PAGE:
Since I wasn’t very well a few weeks ago my recovery has been very slow. It’s been very disheartening that I’m still not back to the levels of activity I could maintain before that virus hit me. I’m used to regular ups and downs but usually it only takes me a few days to get back up to my baseline after a bit of a dip. But setbacks are very common to this illness, something we all have to deal with from time to time, sometimes caused by a new infection, sometimes caused by overdoing things in a big way(the bust after a boom), sometimes caused by a stressful event. The danger is, if they are not tackled carefully, they can initiate a downward spiral of low mood and worsening health.
Whenever I have a dip in my energy levels, a bad day, or feel like I am tackling a new infection I respond by focusing on rest. I cut back my daily walk from half an hour to 10 minutes or even miss it altogether if I’m feeling very unwell. I always do my T’ai chi in the morning and try to continue with my afternoon yoga as I have a gentle routine designed especially for my bad days. I make sure that any mental work I do (writing or even reading) involves minimum effort and I stop as soon as I notice myself having to work (sometimes this can be straight away). I watch a lot of trashy TV or read a trashy novel but try to make sure I get up and move around a little regularly. I sleep in the day if I feel it’s an effort not to. But I try to avoid the need to, by stopping doing things as soon as they become an effort, as soon as they are tiring. After a day or two of these restful days I usually find I can do a little more mental work without effort and I reintroduce a short walk or walk for a little longer. The following day I’m usually back to my usual level of activity. I accept this dip in ability/ productivity as an everyday part of having this illness, knowing that the measures I am taking will help me get back to my baseline soon.
For me a setback is when this doesn’t happen. Attempting a day at my previous baseline of activity wipes me out and I have to start again, building up more slowly this time. Sometimes even a gradual increase in activity can send you flying and it starts to feel like your baseline has taken a beating. At this stage I start to feel disheartened, frustrated, worried even- What if this is it, and I never get back to my baseline let alone back to ‘normal’ health? Sometimes a fresh wave of grief can hit me for the life I lost, frustrated by the constant struggle and lack of progress, a sense of hopelessness about whether I really will ever get better. Sometimes I feel fed up of constantly having to be in charge of my health, why can’t anyone come and take this away for me? I embrace these feelings, they are a real and natural response to what is going on for me, but at the same time I recognise that they are temporary, they are what I feel in this moment, they won’t last for ever if I let them flow, if I let myself be. I wait. I try to be kind to myself. I try to route myself in the here and now, ignoring the torment of how things used to be or worries about the future. I know I can’t change the past or predict the future so I dismiss any energy draining thoughts about them. I look out for an opportunity to take control and do something that will contribute in some small way to my health and happiness. The fact is that nobody else can make me better; if I want my health and happiness to improve I have to take responsibility myself. I make sure I do my healing meditation in the morning, even if I have to shorten it. I burn an essential oil, maybe one to help me grieve, maybe one to uplift my spirits. I look for opportunities to laugh; I try to watch comedy programmes on TV. I stay hopeful that soon I will be able to do something that will make a very small difference. I value these very small differences because I know that they will add up. I try to see managing this setback as a challenge. My formula didn’t work before so I have to find new ways of increasing my activity more gradually. I route myself in the current challenge of doing the best for myself in the here and now. I dismiss the thought that the challenge of full health seems further away.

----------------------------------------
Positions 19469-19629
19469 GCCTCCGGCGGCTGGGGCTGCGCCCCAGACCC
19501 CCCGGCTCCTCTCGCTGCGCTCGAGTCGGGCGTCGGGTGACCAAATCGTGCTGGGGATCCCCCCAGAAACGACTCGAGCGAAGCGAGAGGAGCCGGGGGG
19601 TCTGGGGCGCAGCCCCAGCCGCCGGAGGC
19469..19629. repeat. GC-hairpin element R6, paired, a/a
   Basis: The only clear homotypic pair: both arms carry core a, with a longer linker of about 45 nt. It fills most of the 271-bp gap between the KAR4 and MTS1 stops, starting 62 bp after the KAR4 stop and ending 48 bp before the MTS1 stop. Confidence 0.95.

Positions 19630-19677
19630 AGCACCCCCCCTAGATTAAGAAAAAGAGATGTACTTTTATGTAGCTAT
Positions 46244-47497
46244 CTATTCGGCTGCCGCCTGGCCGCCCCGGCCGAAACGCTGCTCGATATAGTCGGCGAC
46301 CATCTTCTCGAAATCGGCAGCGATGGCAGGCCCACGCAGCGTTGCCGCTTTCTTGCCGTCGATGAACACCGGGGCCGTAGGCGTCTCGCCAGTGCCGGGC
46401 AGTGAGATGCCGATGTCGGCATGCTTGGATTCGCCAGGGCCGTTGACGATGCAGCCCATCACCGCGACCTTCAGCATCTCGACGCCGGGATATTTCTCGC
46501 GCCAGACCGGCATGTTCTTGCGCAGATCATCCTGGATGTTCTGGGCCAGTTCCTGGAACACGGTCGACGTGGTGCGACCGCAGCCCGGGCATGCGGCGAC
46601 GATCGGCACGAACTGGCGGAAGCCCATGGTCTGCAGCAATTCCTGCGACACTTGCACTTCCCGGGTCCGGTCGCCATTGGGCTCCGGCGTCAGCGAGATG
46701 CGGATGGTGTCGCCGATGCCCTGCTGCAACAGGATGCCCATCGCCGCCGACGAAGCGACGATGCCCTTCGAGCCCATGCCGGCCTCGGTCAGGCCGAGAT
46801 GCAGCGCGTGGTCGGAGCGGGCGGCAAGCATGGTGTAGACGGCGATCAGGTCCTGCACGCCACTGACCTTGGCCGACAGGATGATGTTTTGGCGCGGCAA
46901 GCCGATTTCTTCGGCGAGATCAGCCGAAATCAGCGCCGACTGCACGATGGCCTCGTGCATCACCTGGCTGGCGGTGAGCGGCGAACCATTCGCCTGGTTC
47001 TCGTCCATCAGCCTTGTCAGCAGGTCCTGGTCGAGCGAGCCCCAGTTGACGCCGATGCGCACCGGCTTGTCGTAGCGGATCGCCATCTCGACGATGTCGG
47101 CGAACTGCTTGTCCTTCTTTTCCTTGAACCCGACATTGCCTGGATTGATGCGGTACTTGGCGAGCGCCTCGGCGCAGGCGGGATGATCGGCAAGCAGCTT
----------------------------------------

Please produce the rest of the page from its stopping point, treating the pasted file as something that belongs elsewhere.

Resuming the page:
I have learned to accept that the passiveness of restfulness can contribute to my low mood, probably on a biochemical level. When this happens I allow myself to feel low for the time being. I trust that when I am feeling well enough to move around more, I will. My chemistry will then help me feel better.
Coping with a setback isn’t about being happy about it. Nobody can be happy about getting worse. It’s about accepting your feelings, letting them be, and avoiding adding to them with unhelpful thoughts about the past and the future. It’s about being willing to take responsibility for doing whatever small thing you can do to help yourself, as soon as you are able. It’s about waiting patiently for that opportunity. It’s also about valuing your tiny achievements. It’s not easy to deal with this illness, especially during a setback. If you can avoid a downward spiral you’re doing great. If you can make a tiny step towards improvement you are doing even better! Recognise the achievement of just getting through it!